Bows her head, bites her tongue,
knowing there’s nothing to be done.

Amelia pulls her body from the pool
I hear the wet spat of doughy feet on deck.
Then a dry skid and a siren cry–she falls,
Skinning her cantaloupe knees on concrete

while the black-tongued conveyor belts lap
up latex and spit out sex dolls, condoms
and bubblegum-pink Barbie pool floats.

I plant a latex Band-Aid on her bleeding skin
like a tiny cartoon kiss. I coo all better, knowing
bandages only cover wounds they never heal

and to that tar-mouthed belt in Shenzhen
every item tastes the same–like burnt rubber,
hot metal and a silent child’s singing skin.

By Rachel Leonard


I am a recent graduate of Indiana University Purdue University where I studied Spanish and Creative Writing. Since May, I’ve put my career on hold to travel. Currently based out of Sydney, Australia, I plan to spend the next several years exploring myself and my writing. Other work can be found in the Indianapolis Review and Genesis Literary Magazine.


Excuses By Mobolaji Olawale


For some Nigerian whose name I do not remember

They say when it is time for death,
He comes in the form of excuses-
Charred bodies, paper-white palms,
A female child reloading a machine gun
With broomstick arms.
They say death wears many faces
But the taste is the same.
We lick our wounds and affirm this
In the way the blood doesn’t clot in our mouth
Turning into tears, then into alcohol.

I have replayed these scenes in my head
But my taste buds pick up no signal:
You in the air
Just below the third mainland bridge
And above Lagos lagoon
Water swallowing you
And all your vulnerability in one deep gulp
Like mother’s arms;
The news coming on the TV to meet
A sea of censuring hisses in the audience
Then some casual talks, then some giggling.

They say death has many faces
But yours isn’t one of them.
They never tell us that later
When the small fishes, crabs and lice
Come to meet by your side
There will be no casual talks or laughter
They will go straight into the act of nibbling.

By Mobolaji Olawale


A medical doctor, graduate of University of Ilorin, Nigeria. He has had works published in Brittle Paper, The Kalahari Review, Afridiaspora, Scarlet Leaf Review, Tuck Magazine etc. He writes from Lagos and tweets from @theBolaji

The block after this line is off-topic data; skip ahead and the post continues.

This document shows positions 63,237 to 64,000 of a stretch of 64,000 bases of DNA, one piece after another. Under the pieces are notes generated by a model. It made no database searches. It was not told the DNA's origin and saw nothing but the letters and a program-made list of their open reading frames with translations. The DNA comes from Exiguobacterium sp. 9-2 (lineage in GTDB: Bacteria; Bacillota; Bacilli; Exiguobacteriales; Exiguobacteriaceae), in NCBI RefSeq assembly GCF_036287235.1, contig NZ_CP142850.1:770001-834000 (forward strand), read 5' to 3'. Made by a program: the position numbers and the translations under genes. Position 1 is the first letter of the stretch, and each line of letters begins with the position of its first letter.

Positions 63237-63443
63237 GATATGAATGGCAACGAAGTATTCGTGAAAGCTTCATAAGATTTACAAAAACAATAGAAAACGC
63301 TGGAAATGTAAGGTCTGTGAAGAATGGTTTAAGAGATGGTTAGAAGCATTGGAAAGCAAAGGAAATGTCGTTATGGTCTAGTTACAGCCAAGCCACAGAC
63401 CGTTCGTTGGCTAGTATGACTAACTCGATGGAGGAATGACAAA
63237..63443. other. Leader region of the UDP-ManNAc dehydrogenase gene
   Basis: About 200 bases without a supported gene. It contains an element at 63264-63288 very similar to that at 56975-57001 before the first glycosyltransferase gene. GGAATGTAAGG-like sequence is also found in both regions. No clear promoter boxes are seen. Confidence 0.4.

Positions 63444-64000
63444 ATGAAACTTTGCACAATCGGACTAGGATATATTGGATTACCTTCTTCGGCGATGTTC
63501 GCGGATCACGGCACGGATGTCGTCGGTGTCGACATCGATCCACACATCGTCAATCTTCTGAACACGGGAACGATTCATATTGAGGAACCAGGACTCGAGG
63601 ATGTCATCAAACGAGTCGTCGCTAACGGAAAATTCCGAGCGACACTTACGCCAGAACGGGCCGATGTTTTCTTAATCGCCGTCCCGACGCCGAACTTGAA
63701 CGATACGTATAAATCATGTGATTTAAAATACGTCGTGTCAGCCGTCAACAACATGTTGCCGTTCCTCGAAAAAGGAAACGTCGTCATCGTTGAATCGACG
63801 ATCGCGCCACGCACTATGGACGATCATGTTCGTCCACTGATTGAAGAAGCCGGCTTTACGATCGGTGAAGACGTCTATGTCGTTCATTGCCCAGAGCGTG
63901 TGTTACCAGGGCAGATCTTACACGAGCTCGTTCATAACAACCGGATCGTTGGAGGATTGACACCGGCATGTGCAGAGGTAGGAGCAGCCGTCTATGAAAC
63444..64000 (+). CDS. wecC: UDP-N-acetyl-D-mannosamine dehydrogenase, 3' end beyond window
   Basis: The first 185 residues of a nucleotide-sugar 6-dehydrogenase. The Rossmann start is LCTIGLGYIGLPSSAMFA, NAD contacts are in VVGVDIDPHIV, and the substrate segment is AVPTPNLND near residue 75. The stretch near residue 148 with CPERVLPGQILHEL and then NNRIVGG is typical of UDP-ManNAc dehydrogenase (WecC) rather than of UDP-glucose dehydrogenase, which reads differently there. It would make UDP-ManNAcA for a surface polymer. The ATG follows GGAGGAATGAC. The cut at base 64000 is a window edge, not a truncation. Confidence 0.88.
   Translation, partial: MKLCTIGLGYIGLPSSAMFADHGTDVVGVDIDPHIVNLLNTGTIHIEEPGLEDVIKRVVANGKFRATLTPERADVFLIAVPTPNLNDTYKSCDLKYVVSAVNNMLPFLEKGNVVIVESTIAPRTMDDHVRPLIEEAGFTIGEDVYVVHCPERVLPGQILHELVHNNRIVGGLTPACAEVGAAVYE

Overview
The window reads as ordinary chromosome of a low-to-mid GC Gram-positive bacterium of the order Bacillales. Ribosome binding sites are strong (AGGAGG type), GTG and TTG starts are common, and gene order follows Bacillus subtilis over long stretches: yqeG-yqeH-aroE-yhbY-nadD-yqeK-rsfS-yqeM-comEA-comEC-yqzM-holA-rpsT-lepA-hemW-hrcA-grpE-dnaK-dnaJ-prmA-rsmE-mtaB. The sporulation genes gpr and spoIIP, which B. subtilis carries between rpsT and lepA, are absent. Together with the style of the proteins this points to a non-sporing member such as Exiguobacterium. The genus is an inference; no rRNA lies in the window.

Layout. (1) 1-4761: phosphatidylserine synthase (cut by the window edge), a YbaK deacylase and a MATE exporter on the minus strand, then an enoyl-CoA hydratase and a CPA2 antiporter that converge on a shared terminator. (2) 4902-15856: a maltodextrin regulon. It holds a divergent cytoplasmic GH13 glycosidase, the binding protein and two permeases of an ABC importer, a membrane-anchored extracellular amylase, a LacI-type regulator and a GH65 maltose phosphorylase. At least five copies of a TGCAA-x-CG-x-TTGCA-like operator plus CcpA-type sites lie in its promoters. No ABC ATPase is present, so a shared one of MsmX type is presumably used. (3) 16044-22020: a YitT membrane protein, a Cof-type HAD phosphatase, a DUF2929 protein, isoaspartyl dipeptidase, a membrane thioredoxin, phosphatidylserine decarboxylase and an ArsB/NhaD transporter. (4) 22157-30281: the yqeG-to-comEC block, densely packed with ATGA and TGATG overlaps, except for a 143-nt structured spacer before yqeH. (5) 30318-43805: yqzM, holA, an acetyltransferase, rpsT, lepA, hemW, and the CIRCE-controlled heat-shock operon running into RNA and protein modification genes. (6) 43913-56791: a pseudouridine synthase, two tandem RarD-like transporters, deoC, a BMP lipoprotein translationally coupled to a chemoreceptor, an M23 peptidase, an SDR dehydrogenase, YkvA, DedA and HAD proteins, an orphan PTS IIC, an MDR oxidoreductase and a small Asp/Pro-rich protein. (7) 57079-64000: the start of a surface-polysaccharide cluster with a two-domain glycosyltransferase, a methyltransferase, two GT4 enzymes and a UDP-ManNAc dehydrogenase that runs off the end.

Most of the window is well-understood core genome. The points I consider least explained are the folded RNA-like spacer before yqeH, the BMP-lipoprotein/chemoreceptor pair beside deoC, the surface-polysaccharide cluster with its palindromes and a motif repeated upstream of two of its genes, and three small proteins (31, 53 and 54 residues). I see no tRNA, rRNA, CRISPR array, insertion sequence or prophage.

When the Imam Cries By Farah Billah

When the Imam Cries

Sitting next to my mother, under mosaic,
I wonder how Rumi had such an unshakable faith.
How we read poetry about a God we rarely pretend to know.
The bodies hum to it,
The prayers…
The teenage girls sway alongside their mothers.
We are all palms in the wind in that moment.
We are all hands holding onto something important,
finally allowed to feel an energy we cannot comprehend
but cannot live without.
I put down my notebook in the masjid to finish dua.
I don’t know if I’m allowed to have this here.
There are so many questions I have for god.
If we ever meet I’ll ask him. Rumi and his faith sit next to me.
I realize God is the closest thing we have to believing in magic.

The imam cries during the dua.
Ya allah, give us strength to live this life.
They are taking our faith from us.
We are praying for some quiet down here.
My mother looks down at her hands.
I feel her thinking about all the pain we collectively feel.
He speaks in another tongue over the loud speaker
but she understands this heartbreak language.
Her sister sits beside her.
War was stitched into their eyelids a long time ago.

A child cries in the masjid out of hunger.
He does not understand how much.

By Farah Billah


Farah Billah is a contemporary painter and poet from Sacramento, CA.
Widely recognized for her photo series Coriander Cats, her work has been featured on Buzzfeed, Pop XO Daily, HYFN, The Dhaka Tribune, and NBC News. She is the author of Wrong Turns Lead Here, her debut collection of poetry in the United States.
Farah believes in the ocean, the forest, and solid street food. She believes the art already exists and we are simply messengers of the art. We must honor it as such.




the credits hit the screen-
black and white, bruising
and rolling over all of me
like the newsprint of another dead gay girl
and i start carrying sharp things,
tucking them into all the creases on my body my girlfriend may never get to kiss.


it’s so easy to force our blood out of us at the movie theater-
as if dead-representation is better than none at all
i should be thankful,
to look at the lifeless version of every woman I have ever loved on screen.

i should feel so lucky to have a dying image
everyone wants me to aspire to become.

today i don’t want to be afraid
for once, i do not want to hide my face when my girlfriend holds my hand.
today i do not want to unstitch the seams of myself and
collapse into another film where the lesbian dies,
decomposing into a wreath of cracked breast bones.
today, i am tired of making funeral plans.

in this movie, i unbury all my gay sisters.
in this movie, we do not die because some director said so,
and in this movie, we do not put any more violets on graves.
in this movie, we live.
in this movie, we live
in every movie, we live.

By Kate Wilson